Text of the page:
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Joseph Lucas (1834-1902), of Joseph Lucas and Son, lamp manufacturer
1834 Born on 12 April 1834 at Carver Street, Birmingham, the eldest son of Benjamin Lucas, a plater, and his wife, Catharine, née Ball.
c.1847 Joseph followed his father as an apprentice to H. and G. R. Elkington, a firm of Birmingham silversmiths
c.1854 qualified as an electro-plater journeyman
1854 Married Emily Stevens (d. 1885), on 20 July 1854. Over the next eleven years they had six children, his eldest son, Harry, becoming his lifelong business partner.
1860 Started in business, selling buckets, shovels, and other items of hollow-ware door-to-door
1869 Dealer in lamps and oils.
Moved to 209 Great King Street
1872 His son, Harry Lucas, joined his father in business.
By 1875 they had set up the Tom Bowling lamp works in Little King Street, Birmingham, producing a lamp of the same name for the fishing industry. They decided concentrate on lamps which would burn the new petroleum-based lamp oil and found a market in the new bicycle market, which were soon required to carry lamps after dusk. Lucas's first cycle lamp was called the "King of the Road".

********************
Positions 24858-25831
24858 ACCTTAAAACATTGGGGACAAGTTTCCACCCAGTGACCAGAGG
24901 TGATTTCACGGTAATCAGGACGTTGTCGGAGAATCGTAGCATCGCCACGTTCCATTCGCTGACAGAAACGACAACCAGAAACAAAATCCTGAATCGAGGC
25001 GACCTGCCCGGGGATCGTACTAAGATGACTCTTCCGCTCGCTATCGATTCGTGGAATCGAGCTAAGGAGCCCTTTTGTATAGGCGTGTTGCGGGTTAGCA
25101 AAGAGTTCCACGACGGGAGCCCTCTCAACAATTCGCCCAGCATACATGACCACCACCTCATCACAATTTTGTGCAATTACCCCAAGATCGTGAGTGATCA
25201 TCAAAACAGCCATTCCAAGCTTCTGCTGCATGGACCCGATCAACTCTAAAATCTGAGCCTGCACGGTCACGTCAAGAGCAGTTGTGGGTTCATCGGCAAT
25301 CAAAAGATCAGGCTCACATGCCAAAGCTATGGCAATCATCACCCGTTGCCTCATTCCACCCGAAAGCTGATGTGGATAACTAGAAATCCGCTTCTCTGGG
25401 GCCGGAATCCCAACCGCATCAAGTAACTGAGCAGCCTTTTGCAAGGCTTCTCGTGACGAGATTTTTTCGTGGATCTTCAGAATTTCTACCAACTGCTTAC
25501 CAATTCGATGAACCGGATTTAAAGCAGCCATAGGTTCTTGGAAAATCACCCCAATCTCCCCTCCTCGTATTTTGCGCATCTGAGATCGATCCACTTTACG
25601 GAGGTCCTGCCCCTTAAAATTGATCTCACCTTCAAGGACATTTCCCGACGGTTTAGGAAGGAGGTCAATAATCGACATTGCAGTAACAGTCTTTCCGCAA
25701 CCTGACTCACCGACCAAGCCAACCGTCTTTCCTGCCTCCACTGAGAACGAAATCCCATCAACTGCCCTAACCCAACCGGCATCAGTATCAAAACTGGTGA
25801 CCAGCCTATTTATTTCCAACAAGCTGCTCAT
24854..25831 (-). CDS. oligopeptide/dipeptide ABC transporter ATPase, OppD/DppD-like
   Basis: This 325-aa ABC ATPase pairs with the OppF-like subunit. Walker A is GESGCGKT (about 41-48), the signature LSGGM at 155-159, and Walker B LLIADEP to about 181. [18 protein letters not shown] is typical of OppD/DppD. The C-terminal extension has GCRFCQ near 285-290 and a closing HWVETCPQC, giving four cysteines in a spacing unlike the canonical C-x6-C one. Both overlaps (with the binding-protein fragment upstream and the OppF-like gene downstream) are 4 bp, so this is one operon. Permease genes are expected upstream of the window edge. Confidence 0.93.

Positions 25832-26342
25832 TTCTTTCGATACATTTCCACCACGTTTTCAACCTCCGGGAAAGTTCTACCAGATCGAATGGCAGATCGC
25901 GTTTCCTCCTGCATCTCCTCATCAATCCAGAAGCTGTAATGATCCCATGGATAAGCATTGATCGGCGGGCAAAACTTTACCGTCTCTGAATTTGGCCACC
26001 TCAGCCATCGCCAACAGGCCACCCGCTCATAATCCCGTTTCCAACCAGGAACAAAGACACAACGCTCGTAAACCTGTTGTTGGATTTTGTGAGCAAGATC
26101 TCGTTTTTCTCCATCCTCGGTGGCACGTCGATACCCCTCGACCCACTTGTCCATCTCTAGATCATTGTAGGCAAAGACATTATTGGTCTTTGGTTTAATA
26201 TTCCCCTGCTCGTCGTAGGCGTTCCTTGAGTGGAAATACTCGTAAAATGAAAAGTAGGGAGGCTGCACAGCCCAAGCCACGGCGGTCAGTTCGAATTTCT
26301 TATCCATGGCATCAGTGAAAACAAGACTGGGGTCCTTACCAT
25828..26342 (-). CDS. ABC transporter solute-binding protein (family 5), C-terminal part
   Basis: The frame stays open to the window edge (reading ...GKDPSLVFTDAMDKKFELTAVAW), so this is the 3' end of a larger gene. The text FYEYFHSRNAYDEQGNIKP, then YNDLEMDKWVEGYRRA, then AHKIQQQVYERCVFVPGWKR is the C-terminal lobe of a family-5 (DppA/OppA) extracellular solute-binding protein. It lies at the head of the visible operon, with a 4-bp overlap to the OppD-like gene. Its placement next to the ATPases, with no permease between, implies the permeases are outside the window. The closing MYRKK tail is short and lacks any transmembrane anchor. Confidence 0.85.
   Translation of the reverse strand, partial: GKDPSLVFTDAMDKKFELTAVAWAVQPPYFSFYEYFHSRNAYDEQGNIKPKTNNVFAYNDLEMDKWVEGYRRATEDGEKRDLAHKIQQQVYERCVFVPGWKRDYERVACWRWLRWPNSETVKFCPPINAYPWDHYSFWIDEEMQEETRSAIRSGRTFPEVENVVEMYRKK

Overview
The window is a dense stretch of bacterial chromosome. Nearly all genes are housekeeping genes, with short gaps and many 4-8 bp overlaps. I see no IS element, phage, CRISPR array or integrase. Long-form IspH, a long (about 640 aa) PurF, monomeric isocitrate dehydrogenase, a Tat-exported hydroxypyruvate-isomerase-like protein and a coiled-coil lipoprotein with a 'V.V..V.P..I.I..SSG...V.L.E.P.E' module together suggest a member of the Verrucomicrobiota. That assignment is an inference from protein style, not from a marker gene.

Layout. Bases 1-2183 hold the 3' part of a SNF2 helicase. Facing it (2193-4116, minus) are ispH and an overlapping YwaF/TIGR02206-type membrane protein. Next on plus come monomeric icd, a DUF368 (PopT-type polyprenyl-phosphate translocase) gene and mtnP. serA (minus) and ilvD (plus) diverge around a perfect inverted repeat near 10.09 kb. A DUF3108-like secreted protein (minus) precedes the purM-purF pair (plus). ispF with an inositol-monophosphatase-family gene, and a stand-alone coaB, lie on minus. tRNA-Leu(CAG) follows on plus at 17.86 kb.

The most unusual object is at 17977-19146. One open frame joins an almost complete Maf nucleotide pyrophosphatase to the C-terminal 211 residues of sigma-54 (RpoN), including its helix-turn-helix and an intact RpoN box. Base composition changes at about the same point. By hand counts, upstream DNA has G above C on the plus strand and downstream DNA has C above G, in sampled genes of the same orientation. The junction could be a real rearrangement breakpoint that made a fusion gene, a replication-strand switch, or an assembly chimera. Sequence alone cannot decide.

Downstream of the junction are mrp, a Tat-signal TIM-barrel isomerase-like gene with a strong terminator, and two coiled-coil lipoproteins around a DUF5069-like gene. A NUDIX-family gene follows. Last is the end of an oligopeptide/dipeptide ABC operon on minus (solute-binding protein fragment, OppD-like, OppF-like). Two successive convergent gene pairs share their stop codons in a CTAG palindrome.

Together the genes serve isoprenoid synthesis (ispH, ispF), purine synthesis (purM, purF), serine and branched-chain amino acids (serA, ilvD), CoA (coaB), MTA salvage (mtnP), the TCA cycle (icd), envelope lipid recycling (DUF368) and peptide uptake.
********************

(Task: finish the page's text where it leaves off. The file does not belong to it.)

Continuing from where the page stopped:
1880 granted a patent for his new lamp
1881 Shipped his first consignment of King of the Road lamps to USA.
1882 Took Harry into formal partnership, creating Joseph Lucas and Son.
1885 Joseph's wife died. He re-married his 51-year-old widowed cousin, Maria Tyzack, née Lucas (d. 1900). The new business had cash flow problems and the threat from infringement of patent rights.
1892 Formed a public limited company to raise finance to build a five-storey factory close to the original site in Little King Street. Joseph was chairman, and he and his son Harry were joint managing directors. The new company had 700 employees; Walter Chamberlain, youngest son of Joseph Chamberlain, was appointed to the board.
1895 Lucas patented the "Silver King of the Road", which remained the company's best-selling line over the next decades.
1898 opened an office in Holborn, London.
1901 married on 30 July, just one year after the death of his second wife.
1902 Died of typhoid fever at the Hotel Bristol, Naples, on 27 December, after his ship called at the port